Hit & Run

Fantasy Sports May Return to New York After State Secures Its Cut

It's not just about 'protecting consumers.'

|

Fantasy Sports Sites
Richard B. Levine / Newscom

Fantasy sports leagues like DraftKings and FanDuel are set to return to the state of New York if the governor signs new legislation passed over the weekend. It's going to cost the private companies millions of dollars, of course.

The companies stopped operations in New York earlier in the year as Attorney General Eric Schneiderman went after them, challenging the legality of their businesses and trying to force the companies to pay back New Yorkers who lost money while voluntarily playing in the fantasy leagues.

It may now becoming back under new legislation that authorizes fantasy sports leagues under a very expensive regulation scheme that has pages of requirements, allegedly to "protect consumers" but also, obviously, to make sure New York profits from these online competitions. From The New York Times:

Under the deal agreed to by lawmakers, highly skilled and high-volume players will have to be clearly identified on the sites, a provision intended to protect casual players from being targeted and taken advantage of by more sophisticated players, something that some class-action lawsuits have alleged takes place and that law enforcement has investigated.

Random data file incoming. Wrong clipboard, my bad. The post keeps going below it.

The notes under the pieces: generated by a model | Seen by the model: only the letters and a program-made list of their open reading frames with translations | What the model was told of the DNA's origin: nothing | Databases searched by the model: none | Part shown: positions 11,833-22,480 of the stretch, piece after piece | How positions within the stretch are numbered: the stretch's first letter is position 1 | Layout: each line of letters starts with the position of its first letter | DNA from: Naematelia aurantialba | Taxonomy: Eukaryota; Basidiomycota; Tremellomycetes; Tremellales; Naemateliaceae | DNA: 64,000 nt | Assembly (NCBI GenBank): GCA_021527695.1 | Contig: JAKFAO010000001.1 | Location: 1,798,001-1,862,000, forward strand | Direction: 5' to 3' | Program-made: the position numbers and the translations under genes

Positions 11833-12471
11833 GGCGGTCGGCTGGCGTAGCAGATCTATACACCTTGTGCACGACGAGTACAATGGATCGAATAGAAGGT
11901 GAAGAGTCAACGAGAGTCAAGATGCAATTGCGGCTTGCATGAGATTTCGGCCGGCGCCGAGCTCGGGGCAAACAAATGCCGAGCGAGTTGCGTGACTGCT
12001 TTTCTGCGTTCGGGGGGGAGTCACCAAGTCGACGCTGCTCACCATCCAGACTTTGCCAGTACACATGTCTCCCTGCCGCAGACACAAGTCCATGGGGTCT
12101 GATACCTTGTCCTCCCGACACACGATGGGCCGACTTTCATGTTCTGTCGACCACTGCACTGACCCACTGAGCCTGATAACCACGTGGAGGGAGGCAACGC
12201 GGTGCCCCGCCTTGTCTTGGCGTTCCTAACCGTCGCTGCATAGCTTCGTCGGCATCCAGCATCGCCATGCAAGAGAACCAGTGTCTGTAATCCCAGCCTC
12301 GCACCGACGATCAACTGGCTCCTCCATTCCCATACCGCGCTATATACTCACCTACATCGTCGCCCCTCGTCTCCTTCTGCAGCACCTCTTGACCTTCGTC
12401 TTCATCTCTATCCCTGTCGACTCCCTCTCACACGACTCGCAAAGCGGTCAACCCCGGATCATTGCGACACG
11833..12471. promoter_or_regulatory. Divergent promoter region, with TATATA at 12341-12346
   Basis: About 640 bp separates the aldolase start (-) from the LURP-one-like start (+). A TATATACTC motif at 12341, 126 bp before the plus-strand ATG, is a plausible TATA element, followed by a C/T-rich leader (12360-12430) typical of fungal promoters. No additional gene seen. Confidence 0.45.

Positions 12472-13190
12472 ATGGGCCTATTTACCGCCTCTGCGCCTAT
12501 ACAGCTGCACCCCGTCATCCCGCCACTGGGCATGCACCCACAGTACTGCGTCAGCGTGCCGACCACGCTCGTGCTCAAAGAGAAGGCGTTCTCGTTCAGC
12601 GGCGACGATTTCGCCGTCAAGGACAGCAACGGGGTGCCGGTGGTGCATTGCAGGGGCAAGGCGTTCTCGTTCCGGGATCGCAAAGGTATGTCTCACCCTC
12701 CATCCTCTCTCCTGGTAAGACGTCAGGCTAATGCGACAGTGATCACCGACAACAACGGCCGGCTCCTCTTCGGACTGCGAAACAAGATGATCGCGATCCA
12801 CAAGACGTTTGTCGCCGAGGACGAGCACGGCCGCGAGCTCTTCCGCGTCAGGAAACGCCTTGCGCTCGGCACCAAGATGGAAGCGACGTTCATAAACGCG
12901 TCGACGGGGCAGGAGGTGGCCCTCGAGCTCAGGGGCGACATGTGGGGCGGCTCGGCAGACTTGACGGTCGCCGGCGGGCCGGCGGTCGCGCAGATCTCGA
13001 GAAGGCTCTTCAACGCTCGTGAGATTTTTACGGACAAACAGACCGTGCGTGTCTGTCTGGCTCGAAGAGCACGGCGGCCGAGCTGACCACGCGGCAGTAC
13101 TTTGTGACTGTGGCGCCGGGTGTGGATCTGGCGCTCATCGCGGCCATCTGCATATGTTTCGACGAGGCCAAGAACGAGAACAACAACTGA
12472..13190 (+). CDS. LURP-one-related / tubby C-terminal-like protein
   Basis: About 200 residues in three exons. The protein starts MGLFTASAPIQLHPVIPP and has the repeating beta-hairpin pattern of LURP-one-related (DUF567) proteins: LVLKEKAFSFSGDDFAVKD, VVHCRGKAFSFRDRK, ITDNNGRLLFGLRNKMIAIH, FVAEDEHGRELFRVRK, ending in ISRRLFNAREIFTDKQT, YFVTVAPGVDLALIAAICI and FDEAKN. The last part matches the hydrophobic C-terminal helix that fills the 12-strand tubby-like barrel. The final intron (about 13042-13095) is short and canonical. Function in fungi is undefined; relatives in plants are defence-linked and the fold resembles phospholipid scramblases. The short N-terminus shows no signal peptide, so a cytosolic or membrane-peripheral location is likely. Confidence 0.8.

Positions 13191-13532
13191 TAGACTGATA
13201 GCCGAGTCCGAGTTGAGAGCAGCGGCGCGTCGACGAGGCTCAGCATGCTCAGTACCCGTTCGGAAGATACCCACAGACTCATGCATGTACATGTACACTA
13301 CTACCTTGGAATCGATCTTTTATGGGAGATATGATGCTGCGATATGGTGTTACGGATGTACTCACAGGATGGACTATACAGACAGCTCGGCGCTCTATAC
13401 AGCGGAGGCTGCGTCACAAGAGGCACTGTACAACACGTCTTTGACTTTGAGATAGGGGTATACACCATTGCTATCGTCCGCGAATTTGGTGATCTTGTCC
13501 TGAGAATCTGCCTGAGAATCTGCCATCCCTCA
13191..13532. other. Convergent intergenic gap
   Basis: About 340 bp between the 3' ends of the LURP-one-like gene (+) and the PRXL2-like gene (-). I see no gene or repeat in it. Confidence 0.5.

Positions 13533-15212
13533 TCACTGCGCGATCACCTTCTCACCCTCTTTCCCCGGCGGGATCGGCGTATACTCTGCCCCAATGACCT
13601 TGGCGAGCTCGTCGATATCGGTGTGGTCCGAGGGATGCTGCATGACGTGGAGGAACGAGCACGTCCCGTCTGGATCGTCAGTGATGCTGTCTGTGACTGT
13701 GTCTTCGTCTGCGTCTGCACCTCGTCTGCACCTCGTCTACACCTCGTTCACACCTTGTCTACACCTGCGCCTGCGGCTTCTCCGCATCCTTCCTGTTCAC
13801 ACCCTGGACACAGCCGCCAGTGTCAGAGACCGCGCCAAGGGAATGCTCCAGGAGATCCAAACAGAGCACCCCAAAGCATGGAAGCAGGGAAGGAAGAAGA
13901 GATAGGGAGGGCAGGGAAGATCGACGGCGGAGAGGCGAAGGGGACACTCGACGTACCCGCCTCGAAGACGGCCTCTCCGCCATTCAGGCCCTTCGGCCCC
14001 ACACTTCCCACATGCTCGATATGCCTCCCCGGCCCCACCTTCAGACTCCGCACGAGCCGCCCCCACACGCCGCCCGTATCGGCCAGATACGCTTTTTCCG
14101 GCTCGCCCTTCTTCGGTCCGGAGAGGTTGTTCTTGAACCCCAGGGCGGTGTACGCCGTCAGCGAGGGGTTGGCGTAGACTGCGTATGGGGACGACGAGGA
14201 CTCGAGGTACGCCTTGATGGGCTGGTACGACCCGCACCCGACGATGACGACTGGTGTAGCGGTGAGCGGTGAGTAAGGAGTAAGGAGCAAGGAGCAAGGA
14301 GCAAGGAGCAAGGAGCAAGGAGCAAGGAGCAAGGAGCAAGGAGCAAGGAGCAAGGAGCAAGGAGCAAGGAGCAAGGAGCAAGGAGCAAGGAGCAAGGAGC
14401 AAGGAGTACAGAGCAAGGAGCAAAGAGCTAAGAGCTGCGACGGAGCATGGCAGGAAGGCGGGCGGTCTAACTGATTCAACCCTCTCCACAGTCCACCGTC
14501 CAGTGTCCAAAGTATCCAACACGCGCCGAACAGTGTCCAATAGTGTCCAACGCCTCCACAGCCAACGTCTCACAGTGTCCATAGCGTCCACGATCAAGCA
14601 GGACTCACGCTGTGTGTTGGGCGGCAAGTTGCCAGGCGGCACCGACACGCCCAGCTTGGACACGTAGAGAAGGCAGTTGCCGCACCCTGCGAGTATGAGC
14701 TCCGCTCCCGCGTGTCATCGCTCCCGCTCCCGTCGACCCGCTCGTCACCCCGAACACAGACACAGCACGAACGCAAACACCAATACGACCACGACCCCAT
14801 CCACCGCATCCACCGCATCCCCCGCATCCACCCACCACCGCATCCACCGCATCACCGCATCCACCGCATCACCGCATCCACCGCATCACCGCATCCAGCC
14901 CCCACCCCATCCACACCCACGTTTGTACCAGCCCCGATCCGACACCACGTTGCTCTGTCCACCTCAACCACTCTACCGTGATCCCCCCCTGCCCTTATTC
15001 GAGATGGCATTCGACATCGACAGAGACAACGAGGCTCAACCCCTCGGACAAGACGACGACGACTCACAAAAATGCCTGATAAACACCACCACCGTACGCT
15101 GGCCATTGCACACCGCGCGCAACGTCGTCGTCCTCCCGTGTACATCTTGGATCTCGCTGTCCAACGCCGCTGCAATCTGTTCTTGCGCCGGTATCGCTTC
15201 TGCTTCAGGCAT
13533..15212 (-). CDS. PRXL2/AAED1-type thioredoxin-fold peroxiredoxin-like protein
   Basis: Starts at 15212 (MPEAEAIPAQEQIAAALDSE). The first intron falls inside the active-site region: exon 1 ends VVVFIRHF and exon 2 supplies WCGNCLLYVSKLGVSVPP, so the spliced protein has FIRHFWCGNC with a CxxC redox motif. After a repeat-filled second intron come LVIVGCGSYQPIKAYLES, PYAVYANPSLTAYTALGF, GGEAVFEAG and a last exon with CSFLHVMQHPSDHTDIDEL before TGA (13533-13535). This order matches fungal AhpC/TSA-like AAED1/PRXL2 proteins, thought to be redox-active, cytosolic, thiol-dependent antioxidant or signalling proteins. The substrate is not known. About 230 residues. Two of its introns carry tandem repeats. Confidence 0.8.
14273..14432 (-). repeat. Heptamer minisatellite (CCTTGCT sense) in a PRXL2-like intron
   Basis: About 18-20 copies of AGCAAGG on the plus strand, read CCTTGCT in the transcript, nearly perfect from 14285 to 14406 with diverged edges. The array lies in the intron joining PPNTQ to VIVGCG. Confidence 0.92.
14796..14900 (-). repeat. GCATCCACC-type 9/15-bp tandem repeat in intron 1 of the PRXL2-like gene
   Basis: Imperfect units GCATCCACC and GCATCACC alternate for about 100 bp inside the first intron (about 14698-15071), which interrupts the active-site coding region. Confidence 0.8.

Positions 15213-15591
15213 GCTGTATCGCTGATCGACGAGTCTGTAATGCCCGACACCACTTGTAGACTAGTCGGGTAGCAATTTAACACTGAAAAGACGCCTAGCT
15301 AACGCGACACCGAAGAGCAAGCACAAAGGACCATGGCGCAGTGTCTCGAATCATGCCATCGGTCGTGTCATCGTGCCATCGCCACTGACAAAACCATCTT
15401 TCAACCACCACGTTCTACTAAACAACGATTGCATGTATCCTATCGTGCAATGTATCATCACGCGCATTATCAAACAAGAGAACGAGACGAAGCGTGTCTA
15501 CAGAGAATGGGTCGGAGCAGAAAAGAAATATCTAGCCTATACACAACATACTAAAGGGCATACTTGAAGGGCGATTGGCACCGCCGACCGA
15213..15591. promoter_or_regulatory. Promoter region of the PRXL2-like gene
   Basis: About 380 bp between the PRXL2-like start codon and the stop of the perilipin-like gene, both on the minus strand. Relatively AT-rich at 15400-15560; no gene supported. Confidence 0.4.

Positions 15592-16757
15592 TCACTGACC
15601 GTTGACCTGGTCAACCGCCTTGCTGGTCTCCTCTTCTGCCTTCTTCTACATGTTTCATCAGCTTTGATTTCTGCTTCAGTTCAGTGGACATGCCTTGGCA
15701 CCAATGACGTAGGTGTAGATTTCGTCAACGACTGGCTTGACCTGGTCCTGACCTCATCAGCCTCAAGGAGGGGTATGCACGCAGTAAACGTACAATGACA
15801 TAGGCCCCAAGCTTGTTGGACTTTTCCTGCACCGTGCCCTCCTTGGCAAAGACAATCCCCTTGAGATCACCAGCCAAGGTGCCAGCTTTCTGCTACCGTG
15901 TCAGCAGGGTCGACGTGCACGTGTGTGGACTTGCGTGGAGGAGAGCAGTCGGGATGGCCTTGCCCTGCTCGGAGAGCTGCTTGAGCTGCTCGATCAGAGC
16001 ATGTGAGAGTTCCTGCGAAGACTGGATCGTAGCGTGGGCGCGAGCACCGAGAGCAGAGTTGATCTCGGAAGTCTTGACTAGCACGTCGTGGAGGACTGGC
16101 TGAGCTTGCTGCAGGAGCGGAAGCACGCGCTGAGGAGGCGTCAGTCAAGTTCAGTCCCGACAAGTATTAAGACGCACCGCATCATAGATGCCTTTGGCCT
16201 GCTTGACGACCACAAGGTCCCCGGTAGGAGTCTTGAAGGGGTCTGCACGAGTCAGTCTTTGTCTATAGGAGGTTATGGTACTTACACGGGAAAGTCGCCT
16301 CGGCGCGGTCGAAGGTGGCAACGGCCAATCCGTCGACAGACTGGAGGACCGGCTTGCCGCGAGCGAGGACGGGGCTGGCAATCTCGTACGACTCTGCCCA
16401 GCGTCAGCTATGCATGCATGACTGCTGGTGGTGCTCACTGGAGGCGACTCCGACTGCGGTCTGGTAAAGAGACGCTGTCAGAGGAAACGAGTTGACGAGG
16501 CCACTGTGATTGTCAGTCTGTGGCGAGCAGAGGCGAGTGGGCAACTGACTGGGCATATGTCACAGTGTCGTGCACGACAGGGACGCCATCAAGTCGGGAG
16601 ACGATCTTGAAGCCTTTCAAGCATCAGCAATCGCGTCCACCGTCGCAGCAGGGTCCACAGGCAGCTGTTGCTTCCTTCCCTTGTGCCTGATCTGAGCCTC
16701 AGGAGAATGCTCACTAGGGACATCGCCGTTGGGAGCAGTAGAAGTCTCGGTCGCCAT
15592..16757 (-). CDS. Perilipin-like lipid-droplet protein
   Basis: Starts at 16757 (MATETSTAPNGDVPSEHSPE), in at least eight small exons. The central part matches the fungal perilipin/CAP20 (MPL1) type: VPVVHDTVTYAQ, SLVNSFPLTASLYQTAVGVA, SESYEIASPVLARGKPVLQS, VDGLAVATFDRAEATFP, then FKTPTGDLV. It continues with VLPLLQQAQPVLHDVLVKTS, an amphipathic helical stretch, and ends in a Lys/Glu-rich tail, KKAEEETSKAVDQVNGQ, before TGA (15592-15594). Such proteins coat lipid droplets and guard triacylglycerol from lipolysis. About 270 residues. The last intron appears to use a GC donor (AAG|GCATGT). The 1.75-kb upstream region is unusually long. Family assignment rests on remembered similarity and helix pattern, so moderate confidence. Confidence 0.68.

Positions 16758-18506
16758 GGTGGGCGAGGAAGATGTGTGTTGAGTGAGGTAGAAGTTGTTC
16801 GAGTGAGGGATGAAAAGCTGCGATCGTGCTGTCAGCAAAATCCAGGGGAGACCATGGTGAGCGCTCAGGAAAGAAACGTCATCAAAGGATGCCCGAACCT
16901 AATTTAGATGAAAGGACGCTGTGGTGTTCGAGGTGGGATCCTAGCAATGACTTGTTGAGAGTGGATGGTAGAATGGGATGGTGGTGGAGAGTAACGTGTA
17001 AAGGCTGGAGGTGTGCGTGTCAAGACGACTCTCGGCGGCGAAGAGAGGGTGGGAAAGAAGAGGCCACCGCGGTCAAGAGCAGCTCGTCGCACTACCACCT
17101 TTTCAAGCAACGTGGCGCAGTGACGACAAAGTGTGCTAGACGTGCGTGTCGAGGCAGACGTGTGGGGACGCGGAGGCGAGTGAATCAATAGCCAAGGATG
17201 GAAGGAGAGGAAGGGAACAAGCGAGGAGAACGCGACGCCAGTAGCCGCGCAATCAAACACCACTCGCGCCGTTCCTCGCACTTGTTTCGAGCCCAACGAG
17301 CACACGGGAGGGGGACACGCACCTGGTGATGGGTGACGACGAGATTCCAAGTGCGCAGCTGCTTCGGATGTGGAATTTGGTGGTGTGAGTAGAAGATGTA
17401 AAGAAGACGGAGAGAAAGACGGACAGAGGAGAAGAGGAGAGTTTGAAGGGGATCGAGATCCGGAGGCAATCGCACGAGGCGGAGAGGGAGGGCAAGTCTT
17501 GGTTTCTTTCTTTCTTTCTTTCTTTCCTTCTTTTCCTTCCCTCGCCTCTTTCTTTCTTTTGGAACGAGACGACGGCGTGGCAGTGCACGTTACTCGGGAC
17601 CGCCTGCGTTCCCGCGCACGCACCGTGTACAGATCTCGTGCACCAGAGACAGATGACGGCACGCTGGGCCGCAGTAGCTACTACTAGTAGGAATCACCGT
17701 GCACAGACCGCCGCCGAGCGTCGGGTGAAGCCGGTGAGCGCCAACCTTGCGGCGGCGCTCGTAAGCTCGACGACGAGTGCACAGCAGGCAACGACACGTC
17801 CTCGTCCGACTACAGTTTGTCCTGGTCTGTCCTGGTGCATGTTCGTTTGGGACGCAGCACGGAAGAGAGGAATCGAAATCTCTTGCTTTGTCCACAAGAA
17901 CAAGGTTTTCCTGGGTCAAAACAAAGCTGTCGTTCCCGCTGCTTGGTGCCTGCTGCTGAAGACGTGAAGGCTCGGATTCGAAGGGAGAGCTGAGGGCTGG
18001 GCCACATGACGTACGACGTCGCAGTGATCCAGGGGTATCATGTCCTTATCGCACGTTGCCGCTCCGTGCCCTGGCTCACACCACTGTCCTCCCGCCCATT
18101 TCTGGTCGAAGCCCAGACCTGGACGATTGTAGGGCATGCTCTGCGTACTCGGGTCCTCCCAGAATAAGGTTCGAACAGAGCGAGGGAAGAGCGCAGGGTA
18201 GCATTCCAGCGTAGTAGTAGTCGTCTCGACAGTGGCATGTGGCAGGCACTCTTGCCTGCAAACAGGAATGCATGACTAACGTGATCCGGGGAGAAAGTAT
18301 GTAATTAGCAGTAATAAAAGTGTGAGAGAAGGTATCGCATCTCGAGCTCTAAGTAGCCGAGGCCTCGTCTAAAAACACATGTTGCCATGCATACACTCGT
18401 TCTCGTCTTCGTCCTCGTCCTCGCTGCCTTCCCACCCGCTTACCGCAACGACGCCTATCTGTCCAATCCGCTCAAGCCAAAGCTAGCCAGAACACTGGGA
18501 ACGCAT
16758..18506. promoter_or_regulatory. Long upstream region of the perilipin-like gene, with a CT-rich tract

Companies will pay the state the equivalent of 15.5 percent of their revenue to operate, an amount that supporters have estimated to be nearly $6 million a year. Funds collected by the state will be directed to an education fund run by the state lottery.

The Times notes that these state government-level attacks on fantasy sports have done major damage to the companies' bottom lines, so much so that these two once-massive rivals are talking about merging in order to survive. What that means is, despite this claim that they're protecting consumers from fraud, all this regulatory action is driving businesses to either merge or shut their doors, reducing consumer choice. Competition is the surest way to keep consumers from being abused. And note that Schneiderman is going to continue his lawsuit even if the bill becomes law. He wants his share of the money, too.

Read more from Reason on the push from state governments to regulate (and really—cash in on) fantasy sports leagues here. And watch ReasonTV below pointing out how fantasy sports competes with the states' lottery monopolies and other approved forms of gambling: